We are currently rapidly developing our monoclonal antibody treatment for use as a pre-exposure prophylaxis given the high need. Abpro’s cocktail could be in the clinic in 2023, pending regulatory and clinical milestones.
How does Abpro use the human immune system to target cancer?
We have bispecific antibodies that activate CD3 on T-cells and bring them close to cancer cells for cytotoxic cell killing. We have a safe, regulated method of doing this, and we have very specific antibodies that suppress the immune system by putting T-cells in contact only with cancer cells. This tailored approach allows us to minimize the side effects of engaging T-cells while allowing the body’s immune system to attack the deadly cancer cells.
What are some of the ways machine learning works in Abpro?
We use machine learning, structure prediction and in silico mutational analysis to rapidly predict the pathway of Sars-Cov-2 mutations. This allows us to verify targets and approaches faster than wet lab testing.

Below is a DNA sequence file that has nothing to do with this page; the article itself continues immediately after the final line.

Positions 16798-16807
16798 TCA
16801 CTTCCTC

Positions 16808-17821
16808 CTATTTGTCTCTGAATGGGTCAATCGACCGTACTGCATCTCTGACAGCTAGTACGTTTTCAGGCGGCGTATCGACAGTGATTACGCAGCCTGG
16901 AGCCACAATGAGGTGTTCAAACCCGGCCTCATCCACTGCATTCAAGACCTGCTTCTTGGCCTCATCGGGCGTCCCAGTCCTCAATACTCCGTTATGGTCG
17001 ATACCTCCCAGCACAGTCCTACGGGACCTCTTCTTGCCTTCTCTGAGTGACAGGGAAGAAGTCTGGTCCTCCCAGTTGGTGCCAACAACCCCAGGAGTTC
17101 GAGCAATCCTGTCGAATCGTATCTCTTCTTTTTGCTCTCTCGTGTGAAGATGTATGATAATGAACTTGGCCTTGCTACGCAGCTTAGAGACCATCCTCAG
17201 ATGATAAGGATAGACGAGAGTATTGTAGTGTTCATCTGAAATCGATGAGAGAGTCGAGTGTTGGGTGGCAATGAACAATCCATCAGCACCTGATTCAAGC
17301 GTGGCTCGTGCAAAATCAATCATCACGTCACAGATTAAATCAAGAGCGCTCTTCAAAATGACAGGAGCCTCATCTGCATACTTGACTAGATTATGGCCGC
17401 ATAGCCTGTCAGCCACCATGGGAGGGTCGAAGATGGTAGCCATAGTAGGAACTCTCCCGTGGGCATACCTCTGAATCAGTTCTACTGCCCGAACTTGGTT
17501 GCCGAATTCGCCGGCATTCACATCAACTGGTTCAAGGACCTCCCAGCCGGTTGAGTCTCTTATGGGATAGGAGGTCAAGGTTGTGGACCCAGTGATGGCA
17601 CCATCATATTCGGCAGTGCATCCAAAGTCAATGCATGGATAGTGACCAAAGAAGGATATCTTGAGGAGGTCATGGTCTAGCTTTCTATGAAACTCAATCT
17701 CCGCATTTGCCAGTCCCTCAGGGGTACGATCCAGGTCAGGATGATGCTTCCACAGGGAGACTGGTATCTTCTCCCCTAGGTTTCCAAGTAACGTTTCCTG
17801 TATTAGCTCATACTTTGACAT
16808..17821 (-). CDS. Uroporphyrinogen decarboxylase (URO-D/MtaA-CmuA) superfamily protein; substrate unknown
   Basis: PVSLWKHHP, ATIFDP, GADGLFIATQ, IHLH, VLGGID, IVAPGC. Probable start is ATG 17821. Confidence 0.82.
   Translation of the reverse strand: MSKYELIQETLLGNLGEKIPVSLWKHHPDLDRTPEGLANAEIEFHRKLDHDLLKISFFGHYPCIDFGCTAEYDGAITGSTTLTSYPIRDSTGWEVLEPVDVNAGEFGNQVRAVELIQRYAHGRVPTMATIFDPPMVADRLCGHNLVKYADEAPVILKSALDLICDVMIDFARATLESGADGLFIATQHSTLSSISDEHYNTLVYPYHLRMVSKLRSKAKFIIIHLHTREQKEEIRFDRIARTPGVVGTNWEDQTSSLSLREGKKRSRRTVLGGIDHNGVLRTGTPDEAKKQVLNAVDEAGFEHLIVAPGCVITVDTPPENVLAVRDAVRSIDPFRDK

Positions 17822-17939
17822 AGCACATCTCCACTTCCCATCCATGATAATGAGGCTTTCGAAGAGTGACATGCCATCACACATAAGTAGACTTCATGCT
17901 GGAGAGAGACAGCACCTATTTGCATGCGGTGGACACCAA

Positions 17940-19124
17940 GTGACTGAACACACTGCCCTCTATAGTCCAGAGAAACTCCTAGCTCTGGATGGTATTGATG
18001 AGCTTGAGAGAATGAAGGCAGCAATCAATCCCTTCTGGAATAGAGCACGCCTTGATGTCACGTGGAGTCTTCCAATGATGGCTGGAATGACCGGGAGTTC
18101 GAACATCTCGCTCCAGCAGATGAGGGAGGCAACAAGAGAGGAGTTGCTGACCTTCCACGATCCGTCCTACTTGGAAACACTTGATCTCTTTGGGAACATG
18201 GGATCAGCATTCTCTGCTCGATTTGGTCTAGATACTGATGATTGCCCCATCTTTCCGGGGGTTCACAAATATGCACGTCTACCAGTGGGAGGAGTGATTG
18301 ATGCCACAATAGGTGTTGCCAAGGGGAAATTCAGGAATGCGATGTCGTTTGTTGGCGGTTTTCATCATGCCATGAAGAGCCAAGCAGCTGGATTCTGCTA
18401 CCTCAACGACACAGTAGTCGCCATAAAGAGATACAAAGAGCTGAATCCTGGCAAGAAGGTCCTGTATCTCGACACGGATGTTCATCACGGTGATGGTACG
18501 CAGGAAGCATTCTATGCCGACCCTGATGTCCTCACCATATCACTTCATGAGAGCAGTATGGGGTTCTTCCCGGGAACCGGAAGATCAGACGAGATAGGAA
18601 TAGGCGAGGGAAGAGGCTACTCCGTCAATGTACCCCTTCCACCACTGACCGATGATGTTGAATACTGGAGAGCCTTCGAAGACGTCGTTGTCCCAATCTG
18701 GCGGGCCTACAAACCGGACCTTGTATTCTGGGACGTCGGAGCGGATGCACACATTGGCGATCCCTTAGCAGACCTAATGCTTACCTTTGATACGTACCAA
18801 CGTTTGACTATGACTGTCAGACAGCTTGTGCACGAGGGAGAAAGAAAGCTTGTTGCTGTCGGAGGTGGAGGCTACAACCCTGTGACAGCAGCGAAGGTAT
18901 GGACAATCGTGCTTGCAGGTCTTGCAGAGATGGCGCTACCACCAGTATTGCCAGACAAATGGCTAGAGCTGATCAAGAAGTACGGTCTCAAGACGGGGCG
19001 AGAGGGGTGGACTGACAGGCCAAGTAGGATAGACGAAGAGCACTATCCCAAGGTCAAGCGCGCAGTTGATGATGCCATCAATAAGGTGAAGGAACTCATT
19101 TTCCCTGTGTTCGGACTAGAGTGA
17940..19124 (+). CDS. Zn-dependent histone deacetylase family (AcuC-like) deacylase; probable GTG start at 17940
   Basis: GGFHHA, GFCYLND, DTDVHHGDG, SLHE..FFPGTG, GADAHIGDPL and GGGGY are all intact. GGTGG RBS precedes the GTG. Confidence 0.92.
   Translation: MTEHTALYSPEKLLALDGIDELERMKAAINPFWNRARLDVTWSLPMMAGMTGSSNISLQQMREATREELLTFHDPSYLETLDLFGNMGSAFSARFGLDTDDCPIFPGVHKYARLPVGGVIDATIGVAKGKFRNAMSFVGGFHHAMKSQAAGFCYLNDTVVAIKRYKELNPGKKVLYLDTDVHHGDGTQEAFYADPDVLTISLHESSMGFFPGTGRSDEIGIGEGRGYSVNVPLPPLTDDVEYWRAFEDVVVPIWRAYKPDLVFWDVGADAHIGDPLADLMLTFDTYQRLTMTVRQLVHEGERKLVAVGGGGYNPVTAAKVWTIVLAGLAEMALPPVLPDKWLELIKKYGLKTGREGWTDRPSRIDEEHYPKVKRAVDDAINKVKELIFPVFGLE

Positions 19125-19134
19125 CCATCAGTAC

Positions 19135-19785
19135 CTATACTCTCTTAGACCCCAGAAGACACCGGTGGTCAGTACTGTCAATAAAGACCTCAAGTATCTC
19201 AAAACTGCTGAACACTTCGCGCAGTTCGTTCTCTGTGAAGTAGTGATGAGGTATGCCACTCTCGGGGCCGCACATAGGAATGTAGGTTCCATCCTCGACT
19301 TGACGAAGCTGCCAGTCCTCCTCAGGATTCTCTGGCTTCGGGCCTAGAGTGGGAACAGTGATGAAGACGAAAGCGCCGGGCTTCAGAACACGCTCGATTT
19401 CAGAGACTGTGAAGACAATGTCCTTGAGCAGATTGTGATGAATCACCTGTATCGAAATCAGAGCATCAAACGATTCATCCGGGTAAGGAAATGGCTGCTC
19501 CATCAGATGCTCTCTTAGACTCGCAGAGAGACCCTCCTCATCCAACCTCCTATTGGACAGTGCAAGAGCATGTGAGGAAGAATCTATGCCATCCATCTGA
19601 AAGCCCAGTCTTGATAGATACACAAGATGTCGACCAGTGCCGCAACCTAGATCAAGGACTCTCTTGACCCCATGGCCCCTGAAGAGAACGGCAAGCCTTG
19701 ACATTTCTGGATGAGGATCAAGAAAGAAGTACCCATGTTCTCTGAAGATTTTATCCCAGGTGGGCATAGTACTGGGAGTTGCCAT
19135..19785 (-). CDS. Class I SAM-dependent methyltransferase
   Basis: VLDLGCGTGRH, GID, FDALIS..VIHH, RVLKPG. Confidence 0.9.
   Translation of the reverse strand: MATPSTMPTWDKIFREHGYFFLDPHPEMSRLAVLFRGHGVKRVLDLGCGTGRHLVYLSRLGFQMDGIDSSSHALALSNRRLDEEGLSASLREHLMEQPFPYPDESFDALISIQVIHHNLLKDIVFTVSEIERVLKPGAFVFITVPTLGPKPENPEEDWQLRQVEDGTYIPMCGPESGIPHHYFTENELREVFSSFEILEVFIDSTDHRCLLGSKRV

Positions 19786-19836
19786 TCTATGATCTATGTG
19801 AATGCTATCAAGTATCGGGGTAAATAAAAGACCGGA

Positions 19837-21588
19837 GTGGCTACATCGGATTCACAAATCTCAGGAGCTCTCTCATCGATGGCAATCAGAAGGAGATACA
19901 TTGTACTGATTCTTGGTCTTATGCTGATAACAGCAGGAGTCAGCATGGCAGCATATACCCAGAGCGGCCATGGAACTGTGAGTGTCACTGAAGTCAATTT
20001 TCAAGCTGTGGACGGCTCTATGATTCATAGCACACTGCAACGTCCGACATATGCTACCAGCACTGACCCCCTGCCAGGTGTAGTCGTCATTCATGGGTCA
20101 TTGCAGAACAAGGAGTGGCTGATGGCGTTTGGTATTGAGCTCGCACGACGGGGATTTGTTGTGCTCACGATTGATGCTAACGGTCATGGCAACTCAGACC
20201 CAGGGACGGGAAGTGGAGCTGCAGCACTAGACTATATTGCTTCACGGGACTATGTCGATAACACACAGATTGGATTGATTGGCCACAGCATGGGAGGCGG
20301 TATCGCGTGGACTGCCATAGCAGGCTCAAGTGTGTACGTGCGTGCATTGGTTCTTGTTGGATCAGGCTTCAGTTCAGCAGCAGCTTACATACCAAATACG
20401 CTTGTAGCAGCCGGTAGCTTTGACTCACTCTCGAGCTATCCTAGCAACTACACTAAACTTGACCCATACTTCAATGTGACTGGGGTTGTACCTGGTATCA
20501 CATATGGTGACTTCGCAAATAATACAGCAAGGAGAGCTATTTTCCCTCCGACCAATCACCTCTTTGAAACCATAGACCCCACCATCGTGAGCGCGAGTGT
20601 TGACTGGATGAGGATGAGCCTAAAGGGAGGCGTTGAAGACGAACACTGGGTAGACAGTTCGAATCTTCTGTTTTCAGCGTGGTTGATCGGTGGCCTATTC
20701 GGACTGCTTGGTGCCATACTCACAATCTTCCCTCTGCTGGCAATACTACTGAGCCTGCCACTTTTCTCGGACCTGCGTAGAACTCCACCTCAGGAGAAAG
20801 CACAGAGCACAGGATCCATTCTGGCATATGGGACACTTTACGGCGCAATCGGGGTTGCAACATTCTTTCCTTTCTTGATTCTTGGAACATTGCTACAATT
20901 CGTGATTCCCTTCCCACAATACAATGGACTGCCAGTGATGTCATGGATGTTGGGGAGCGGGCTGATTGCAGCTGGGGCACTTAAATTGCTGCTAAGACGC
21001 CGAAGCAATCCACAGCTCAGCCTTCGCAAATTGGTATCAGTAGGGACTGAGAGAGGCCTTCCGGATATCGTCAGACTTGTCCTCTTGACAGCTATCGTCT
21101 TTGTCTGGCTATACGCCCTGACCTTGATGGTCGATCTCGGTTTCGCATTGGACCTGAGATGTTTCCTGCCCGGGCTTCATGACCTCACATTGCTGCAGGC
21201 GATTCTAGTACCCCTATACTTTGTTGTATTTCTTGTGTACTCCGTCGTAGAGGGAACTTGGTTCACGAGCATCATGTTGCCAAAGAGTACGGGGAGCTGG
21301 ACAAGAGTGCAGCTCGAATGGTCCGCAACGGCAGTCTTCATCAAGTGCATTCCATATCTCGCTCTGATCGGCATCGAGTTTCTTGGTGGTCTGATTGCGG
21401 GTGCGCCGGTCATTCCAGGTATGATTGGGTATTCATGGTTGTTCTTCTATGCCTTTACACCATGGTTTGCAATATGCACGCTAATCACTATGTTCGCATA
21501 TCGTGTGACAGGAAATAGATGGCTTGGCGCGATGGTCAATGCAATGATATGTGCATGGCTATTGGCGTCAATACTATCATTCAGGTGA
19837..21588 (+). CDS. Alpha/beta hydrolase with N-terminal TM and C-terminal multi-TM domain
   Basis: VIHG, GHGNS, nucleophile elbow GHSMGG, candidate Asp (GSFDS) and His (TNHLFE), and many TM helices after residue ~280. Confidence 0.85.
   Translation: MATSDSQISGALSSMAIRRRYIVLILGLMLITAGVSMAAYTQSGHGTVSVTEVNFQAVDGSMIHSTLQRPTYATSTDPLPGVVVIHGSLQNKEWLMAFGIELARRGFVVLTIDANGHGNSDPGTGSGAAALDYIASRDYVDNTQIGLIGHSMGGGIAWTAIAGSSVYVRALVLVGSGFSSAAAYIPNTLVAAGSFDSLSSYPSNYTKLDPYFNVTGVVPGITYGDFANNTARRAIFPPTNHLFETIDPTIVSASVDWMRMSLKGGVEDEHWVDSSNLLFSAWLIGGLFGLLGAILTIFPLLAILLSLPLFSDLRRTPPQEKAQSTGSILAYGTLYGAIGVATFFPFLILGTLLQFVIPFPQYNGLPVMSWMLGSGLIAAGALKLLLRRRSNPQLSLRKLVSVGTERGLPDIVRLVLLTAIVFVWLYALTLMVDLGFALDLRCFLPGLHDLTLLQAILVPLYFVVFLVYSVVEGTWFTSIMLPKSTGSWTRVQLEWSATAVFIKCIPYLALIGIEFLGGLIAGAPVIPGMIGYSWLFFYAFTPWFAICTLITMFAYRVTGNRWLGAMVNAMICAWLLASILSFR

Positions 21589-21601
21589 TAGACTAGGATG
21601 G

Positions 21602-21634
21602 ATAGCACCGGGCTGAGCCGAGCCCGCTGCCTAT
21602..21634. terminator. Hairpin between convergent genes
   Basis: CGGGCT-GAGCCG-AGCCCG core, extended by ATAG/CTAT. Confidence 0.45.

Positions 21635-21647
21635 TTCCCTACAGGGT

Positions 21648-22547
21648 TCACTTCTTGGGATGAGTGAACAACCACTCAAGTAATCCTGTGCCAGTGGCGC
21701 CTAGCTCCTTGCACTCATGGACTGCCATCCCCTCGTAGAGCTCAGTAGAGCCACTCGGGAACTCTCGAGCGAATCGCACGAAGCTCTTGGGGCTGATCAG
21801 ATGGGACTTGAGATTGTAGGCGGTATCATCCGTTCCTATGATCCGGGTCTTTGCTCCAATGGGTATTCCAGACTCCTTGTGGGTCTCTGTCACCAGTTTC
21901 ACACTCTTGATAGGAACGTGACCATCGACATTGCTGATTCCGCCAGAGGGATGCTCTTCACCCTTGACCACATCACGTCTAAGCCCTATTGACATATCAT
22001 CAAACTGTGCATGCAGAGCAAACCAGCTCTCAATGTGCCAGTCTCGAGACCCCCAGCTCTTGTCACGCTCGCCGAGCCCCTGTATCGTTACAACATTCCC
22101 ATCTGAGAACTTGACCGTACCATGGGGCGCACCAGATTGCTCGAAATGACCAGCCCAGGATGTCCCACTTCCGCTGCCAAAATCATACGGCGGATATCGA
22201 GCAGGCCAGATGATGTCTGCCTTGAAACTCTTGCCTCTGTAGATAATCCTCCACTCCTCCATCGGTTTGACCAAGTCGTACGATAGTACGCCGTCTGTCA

Can you discuss the DiversImmune platform and how it enables the development of novel antibodies and antibody therapies?
Abpro’s unique DiversImmune™ platform enables them to generate antibodies against traditionally challenging targets using antibody building blocks. Each disease area, whether cancer, infectious disease, or ophthalmic disease, has unique and specific treatment requirements. We are able to tailor and repurpose these monoclonal antibodies to treat the specifics of each indication. The platform is also front-loaded with powerful AI and a fast method to generate real, physical antibodies. These are combined to merge in silico predictions with reality to allow us to rapidly find drugs.
Is there anything else you’d like to share about Abpro?
Abpro’s history is as important as its future. we saw with HGP that collaboration between science centers would be incredibly important to the success of the program, and we are doing the same thing at Abpro. The future of drug discovery is the fusion of artificial intelligence technologies and biology. I’m incredibly proud that the Abpro team is leading the way right now.
Thanks for the great interview, readers who want to know more should visit Abpro.